3Center or American Progress | Disclosure Laws Needed to Ensure Transparency in Judicial Elections
ederal DISCLOSE Ac
an eor o “upend irrerievably core Firs Amendmen proec-ions o poliical speech in he monhs leading up o an elecion.”
Te Supreme Courhas repeaedly rejeced argumens ha such concerns render disclosure rules unconsi-uional.
Te Cour has said ha i a spender can demonsrae ha disclosure wouldlead o inimidaion, hen applying he rules in ha case may be unconsiuional.
Tusar, opponens o disclosure have ailed o produce any such evidence.Disclosure is a commonsense reorm, and polls sugges he vas majoriy o ciizens—Republican and Democra alike—suppor disclosure.
Tese rules are crucial or judi-cial elecions because hey deermine wheher voers can nd ou who is running adsor judicial candidaes. Jusice Sevens noed in his Ciizens Unied dissen ha a liigancan argue ha a judge should recuse hersel or receiving campaign conribuions roman opposing liigan,
bu when inormaion on campaign spending is no made public,his righ o a rial beore an unbiased judge canno be availed.Many saes have no ye adaped o he new campaign nance landscape. Norh Dakoaand Indiana, or example, have no rules requiring disclosure o independen spending.Michigan has rules governing independen spending, bu hey all well shor o ull dis-closure. Maryland, on he oher hand, reaced o Ciizens Unied by enacing rules harequire more disclosure rom corporaions engaged in poliics.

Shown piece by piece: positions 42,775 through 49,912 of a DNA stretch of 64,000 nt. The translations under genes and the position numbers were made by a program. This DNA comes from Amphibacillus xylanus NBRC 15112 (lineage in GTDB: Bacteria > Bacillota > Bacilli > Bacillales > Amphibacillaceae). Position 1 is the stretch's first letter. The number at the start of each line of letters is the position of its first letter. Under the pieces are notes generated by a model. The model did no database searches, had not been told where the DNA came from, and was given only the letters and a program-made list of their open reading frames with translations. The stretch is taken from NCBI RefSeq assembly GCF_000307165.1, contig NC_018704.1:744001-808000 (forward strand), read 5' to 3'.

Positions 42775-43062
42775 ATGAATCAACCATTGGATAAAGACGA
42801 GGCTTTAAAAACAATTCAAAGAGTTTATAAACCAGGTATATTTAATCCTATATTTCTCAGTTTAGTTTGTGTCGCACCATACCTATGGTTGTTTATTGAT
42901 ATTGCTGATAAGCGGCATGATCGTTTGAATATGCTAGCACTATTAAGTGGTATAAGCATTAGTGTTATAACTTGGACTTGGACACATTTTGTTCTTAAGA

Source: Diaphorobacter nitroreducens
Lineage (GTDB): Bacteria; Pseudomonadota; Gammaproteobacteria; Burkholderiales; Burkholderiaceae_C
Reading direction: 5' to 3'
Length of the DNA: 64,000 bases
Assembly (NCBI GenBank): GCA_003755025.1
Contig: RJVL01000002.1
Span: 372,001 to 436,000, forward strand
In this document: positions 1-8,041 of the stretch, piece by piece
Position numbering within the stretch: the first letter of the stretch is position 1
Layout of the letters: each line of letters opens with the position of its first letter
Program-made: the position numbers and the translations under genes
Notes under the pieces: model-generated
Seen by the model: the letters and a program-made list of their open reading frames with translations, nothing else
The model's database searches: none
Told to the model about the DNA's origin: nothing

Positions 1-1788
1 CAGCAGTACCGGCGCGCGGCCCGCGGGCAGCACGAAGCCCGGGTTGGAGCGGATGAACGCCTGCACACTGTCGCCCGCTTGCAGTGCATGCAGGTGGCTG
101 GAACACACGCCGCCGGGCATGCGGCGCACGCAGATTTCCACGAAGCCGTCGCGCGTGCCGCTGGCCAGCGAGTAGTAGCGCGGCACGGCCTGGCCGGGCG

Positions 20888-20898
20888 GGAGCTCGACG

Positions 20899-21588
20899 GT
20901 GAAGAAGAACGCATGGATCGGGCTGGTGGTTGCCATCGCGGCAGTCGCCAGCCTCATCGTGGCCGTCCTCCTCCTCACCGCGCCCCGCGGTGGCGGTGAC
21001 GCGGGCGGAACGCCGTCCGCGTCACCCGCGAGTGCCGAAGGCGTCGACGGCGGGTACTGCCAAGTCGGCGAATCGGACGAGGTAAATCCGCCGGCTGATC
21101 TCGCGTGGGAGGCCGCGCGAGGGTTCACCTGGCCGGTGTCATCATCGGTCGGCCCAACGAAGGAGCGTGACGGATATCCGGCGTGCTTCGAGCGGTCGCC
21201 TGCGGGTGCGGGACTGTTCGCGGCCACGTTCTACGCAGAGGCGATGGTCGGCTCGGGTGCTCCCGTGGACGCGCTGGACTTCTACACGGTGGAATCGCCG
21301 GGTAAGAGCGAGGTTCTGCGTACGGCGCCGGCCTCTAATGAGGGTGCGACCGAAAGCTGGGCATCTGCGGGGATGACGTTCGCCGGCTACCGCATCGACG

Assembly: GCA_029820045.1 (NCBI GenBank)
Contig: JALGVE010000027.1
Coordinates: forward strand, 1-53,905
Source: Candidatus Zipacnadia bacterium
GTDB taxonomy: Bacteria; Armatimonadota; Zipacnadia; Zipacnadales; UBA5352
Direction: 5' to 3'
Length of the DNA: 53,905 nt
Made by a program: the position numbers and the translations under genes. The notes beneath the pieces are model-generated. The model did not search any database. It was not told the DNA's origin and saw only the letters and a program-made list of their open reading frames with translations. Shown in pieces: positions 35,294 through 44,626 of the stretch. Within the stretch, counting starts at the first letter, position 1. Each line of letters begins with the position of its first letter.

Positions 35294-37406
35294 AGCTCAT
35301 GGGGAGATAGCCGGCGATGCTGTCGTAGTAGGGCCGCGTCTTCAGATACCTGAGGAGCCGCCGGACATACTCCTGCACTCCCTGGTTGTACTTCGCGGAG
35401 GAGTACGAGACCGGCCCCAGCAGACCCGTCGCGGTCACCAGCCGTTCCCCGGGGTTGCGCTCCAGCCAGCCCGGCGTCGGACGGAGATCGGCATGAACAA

Independent spending in Michigan Supreme Court elections, 2000-2010
$20 million in unreported spending
0 $5,000,000 $10,000,000 $15,000,000 $20,000,000
Michigan Campaign Finance Network, $70 Million Hidden in Plain View, Appendix A, June 2011,http://www.mcn.org/pds/reports/MICFN_HiddenInPlainViewP-rev.pd